Using Nanotechnology to Detect Asthma

Stony Brook - Perena Gouma with research partners

SBU researchers (from left to right) Sanford Simon, Perena Gouma and Milutin Stanacevic

Doctors have known since antiquity that the way a patient’s breath smelled could provide clues to the disease within.

An interdisciplinary team led by Perena Gouma, PhD, Professor in the Department of Materials Science and Engineering and Director of the Center for Nanomaterials and Sensor Development at Stony Brook, has taken this diagnostic approach to a very sophisticated level. They developed a personalized asthma monitor, similar to the breathalyzer used by traffic cops to detect alcohol levels that uses nanotechnology to detect known airway inflammation biomarkers in the breath.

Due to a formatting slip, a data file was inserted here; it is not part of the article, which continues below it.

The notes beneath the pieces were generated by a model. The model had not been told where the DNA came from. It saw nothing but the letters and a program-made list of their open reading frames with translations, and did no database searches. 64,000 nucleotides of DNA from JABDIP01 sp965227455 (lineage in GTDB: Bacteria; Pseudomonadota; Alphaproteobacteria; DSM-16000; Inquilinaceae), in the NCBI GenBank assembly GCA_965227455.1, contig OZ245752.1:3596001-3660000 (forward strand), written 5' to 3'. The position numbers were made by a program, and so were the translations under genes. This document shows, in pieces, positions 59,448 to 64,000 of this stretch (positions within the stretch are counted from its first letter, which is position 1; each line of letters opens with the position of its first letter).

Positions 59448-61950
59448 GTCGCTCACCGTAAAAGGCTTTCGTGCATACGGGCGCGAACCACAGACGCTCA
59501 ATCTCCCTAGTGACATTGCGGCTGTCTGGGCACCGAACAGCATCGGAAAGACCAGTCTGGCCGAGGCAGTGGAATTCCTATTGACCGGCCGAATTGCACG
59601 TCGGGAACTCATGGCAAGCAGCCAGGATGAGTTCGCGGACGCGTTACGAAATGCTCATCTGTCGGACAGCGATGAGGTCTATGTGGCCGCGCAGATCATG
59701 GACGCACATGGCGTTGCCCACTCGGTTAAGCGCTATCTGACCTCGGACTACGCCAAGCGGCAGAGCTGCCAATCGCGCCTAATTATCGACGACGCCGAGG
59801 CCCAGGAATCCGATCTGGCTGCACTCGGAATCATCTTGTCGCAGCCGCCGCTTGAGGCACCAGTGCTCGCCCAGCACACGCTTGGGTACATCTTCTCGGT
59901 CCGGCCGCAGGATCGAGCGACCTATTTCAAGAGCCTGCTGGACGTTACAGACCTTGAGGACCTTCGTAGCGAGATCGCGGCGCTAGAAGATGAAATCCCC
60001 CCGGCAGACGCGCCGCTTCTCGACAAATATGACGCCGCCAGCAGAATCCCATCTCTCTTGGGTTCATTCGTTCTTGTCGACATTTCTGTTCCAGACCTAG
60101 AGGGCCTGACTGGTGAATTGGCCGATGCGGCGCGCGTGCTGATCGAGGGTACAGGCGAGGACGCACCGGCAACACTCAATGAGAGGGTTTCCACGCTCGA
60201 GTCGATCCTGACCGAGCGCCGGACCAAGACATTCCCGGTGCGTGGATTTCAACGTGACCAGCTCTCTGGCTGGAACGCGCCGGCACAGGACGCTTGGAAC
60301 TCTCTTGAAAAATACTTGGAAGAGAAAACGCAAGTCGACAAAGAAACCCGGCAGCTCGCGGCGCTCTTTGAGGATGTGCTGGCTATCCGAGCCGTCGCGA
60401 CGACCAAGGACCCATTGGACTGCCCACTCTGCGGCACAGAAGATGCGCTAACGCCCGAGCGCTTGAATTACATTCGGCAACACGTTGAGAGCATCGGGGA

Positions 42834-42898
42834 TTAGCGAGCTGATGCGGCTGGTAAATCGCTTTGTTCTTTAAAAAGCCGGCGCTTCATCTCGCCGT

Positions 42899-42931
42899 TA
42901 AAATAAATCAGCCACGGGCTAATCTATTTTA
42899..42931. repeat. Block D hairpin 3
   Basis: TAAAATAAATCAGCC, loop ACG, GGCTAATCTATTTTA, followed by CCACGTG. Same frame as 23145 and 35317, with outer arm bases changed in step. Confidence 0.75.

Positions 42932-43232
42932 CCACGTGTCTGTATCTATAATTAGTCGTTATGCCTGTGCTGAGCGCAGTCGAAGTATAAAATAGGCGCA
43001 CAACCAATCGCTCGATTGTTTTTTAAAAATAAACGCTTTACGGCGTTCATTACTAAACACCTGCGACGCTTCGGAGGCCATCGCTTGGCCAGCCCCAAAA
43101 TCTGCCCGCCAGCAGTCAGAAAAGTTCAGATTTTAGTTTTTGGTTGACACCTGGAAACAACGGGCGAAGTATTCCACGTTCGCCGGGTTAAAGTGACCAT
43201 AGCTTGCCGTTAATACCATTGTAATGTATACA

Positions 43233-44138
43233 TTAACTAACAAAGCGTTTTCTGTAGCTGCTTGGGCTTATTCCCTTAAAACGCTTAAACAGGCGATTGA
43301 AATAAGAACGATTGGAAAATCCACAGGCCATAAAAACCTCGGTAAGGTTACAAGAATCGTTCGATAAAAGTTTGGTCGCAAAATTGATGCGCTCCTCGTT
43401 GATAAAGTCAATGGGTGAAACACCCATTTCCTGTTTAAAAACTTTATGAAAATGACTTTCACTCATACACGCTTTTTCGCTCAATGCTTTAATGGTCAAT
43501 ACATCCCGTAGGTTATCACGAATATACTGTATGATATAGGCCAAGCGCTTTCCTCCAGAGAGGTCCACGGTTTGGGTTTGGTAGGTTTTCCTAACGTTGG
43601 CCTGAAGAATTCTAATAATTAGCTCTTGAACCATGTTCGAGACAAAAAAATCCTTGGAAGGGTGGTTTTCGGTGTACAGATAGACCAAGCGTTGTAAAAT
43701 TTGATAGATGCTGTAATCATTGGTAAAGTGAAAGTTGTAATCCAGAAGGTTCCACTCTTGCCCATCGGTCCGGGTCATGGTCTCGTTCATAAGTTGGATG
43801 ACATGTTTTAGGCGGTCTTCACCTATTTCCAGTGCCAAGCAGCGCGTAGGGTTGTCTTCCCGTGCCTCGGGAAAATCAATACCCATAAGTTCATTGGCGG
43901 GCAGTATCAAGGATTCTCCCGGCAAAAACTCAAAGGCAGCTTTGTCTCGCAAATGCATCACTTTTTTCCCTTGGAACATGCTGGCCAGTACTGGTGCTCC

The Stony Brook research team recently received a $599,763 grant through NSF’s Smart Health and Wellbeing Program. The program seeks to use advances in computer and information science and engineering to make healthcare proactive and person-centered with a focus on well-being rather than disease. A disease detecting breathalyzer certainly fits the bill. In addition to the asthma monitor, the Stony Brook team is using this technology to detect chemical markers for renal disease, diabetes blood cholesterol and lung cancer.

“We are very excited about the NSF’s support of our research, which will enable us to make the leap from breath-gas testing devices to actual breath-test diagnostics for asthma and other airway diseases,” said Professor Gouma.

 

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Author: The Research Foundation

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